Postoperative Infection Risk in Total Joint Arthroplasty is
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Perioperative corticosteroid administration is associated with reduced postoperative nausea, pain, and enhanced recovery after surgery. However, potential complications including wound and periprosthetic joint infections remain a concern for surgeons after total joint arthroplasty (TJA).

A systematic search was performed to find comparative studies evaluating infection risk after perioperative corticosteroid administration in TJA. The PRISMA guidelines were followed in this report. Meta-analysis was used to determine infection risk in relation to the joint and corticosteroid dosing regimen.

Results:
--201 studies were returned after initial search strategy, with 29 included for review after application of inclusion and exclusion criteria.

--Studies were categorized as using low- or high-dose corticosteroid with single or repeat dosing regimens.

--Single low-dose corticosteroid administration was not associated with an increased risk of infection. Single high-dose corticosteroid was not associated with an increased infection risk nor did repeat low-dose regimens result in increased risk of infection.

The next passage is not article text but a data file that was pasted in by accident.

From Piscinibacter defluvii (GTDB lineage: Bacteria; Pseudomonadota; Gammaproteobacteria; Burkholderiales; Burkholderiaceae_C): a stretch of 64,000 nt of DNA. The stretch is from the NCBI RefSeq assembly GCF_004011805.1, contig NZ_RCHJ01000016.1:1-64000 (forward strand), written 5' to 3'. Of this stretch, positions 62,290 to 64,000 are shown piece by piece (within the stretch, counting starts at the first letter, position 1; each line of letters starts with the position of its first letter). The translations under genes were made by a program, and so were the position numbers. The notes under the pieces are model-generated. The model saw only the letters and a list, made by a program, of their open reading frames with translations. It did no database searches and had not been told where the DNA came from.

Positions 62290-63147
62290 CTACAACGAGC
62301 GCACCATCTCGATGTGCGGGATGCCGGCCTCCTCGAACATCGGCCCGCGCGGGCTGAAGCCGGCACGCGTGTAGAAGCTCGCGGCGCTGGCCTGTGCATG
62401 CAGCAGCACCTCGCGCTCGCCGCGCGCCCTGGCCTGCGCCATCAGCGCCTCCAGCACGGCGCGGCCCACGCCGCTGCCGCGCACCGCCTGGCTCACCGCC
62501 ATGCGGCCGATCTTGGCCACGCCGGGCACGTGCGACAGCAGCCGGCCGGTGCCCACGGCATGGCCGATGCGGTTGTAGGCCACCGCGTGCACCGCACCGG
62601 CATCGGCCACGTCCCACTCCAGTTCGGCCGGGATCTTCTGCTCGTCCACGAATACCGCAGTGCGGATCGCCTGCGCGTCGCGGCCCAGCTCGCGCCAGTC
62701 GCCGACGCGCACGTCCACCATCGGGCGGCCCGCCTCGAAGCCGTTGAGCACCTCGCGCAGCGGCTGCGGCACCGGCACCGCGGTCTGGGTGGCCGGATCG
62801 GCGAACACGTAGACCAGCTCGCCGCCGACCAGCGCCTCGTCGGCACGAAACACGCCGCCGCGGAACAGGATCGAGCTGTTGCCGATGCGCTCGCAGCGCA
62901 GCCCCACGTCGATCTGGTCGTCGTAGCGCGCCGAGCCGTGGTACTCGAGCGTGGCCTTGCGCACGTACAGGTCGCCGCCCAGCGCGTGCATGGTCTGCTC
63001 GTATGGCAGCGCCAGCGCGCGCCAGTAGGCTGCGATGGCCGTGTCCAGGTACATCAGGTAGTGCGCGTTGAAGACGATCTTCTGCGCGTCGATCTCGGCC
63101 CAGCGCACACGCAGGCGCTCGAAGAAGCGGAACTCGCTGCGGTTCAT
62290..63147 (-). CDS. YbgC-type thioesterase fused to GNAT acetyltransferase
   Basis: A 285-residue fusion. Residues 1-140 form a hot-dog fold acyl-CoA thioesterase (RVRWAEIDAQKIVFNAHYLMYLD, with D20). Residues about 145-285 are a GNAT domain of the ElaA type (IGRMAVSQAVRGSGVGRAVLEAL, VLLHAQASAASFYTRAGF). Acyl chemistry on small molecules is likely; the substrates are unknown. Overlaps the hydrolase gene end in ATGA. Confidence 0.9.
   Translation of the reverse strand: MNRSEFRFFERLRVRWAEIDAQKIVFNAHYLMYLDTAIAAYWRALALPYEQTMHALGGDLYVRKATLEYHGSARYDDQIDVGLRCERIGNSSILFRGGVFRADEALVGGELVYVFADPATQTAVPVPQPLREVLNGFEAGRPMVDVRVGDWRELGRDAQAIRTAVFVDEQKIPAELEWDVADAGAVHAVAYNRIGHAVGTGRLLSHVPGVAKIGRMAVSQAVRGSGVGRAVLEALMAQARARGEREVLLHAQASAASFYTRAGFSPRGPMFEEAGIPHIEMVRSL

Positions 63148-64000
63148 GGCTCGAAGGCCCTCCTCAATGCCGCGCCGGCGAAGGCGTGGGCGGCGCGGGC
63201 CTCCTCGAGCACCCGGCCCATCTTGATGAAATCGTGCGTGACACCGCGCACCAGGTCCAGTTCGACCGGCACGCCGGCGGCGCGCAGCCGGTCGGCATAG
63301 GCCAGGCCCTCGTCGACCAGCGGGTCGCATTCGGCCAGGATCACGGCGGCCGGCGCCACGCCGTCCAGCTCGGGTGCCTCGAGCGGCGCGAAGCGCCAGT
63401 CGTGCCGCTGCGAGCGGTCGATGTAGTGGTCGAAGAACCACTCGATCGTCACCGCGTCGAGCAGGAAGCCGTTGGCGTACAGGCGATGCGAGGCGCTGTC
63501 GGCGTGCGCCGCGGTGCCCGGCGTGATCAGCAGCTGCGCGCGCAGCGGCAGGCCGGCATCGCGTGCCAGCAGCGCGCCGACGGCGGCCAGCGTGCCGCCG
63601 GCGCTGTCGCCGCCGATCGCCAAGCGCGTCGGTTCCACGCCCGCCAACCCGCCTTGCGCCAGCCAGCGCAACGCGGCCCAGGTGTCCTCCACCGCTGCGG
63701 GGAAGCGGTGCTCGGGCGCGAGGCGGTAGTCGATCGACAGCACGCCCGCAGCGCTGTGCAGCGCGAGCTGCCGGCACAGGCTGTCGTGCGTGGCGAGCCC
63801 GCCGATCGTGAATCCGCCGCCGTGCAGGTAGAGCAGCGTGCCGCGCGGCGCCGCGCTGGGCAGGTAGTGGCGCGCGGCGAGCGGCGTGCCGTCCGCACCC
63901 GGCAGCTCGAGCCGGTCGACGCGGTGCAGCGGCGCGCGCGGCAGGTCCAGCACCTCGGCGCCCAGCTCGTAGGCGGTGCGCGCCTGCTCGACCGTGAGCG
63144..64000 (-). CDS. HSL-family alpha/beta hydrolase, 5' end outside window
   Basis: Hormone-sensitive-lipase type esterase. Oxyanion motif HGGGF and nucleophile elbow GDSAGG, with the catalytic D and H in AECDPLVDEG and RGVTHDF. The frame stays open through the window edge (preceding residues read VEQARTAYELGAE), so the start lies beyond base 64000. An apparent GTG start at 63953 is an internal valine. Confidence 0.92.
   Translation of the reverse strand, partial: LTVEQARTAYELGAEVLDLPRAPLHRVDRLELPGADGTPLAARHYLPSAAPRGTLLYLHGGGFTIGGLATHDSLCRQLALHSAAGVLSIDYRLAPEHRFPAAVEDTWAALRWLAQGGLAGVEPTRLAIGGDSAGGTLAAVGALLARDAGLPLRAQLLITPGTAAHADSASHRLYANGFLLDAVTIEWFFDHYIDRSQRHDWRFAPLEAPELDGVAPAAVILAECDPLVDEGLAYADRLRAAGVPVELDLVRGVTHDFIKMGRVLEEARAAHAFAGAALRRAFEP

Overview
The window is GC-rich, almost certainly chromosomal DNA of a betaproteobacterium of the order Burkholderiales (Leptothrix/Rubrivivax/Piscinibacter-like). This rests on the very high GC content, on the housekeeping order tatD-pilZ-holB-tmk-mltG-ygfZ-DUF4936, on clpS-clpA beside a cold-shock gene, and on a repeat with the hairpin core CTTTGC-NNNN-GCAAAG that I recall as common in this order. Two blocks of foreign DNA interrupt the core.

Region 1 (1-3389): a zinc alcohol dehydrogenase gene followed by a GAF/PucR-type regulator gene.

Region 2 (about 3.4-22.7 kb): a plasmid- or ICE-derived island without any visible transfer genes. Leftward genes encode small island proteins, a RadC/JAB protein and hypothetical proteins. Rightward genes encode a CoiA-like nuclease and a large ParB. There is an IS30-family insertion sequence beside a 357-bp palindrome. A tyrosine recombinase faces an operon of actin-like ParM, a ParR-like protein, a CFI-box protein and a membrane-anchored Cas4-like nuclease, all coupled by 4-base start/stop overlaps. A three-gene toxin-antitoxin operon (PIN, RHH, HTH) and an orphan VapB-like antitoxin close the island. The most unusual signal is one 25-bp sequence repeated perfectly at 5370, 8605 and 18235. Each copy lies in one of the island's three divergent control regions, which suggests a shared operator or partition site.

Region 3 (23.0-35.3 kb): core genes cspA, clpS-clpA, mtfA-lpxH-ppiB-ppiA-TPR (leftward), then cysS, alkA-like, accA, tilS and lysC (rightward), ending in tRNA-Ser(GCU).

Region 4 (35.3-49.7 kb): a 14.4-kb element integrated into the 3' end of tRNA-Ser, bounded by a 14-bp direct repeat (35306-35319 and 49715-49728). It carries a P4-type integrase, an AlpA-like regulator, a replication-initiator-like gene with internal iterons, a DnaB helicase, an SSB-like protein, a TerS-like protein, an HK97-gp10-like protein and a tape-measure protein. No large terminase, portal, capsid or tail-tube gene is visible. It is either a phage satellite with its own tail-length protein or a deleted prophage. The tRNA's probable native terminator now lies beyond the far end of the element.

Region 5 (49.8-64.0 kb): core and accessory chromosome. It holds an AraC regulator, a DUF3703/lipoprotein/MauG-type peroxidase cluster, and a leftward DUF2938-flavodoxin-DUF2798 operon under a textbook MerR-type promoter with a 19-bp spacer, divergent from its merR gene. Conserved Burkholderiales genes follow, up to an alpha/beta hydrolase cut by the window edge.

--Studies assessing repeat high-dosing regimens reported no increased infection, with small numbers of participants included.

--No significant risk difference in infection risk was noted in hip or knee arthroplasty. Heterogeneity in patient profiles included in studies to date was noted.

Conclusively, Use of perioperative corticosteroid in TJA does not appear to be associated with increased risk of postoperative infection in patients with limited comorbidities.

Source: https://www.sciencedirect.com/science/article/abs/pii/S0883540321003405?dgcid=rss_sd_all
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